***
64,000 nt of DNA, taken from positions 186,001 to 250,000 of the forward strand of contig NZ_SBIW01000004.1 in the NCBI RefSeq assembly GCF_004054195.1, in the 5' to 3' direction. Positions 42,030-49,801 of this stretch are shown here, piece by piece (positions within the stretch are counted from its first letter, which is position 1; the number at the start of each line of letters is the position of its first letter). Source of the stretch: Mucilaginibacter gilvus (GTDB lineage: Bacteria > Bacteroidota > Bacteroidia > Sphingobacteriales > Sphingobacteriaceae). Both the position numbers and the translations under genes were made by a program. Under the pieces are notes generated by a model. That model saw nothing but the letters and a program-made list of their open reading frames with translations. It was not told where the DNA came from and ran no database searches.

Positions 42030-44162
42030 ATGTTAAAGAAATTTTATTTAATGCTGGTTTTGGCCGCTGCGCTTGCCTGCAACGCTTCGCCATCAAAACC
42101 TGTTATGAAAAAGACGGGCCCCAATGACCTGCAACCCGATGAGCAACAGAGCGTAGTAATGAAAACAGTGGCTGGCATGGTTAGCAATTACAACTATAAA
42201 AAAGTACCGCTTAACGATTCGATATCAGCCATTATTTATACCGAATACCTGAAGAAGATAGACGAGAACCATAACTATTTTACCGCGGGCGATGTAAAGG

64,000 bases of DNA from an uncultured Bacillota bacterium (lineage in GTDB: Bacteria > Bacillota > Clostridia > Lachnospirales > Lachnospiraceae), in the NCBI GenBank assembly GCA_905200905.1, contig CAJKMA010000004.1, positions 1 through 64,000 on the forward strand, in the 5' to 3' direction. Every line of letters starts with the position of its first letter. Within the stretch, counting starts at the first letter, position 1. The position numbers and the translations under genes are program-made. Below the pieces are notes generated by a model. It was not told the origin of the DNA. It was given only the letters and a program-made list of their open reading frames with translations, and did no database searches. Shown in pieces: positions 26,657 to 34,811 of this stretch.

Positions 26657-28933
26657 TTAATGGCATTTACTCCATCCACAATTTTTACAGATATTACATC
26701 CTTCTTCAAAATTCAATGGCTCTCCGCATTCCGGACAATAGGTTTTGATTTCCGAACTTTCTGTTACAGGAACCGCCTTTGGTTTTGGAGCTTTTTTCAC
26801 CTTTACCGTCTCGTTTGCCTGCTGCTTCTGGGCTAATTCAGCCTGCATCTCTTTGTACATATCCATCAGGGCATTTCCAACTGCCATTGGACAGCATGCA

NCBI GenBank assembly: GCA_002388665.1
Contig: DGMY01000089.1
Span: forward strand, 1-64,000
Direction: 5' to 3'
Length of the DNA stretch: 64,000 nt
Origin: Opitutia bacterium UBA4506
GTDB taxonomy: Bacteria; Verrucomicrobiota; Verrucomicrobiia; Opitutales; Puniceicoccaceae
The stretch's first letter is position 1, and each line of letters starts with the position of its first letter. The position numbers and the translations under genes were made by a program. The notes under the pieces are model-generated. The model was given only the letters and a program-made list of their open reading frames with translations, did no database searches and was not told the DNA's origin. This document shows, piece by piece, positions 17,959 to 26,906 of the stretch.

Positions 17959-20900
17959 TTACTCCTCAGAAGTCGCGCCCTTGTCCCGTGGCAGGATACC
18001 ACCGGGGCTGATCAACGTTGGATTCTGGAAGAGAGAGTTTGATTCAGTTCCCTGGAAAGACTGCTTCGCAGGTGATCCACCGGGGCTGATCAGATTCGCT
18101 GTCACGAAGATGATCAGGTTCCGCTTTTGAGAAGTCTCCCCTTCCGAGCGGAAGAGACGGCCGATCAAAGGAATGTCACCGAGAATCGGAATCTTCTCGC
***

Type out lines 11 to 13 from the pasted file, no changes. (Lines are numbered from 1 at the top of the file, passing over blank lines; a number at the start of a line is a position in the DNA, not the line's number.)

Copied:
NCBI GenBank assembly: GCA_002388665.1
Contig: DGMY01000089.1
Span: forward strand, 1-64,000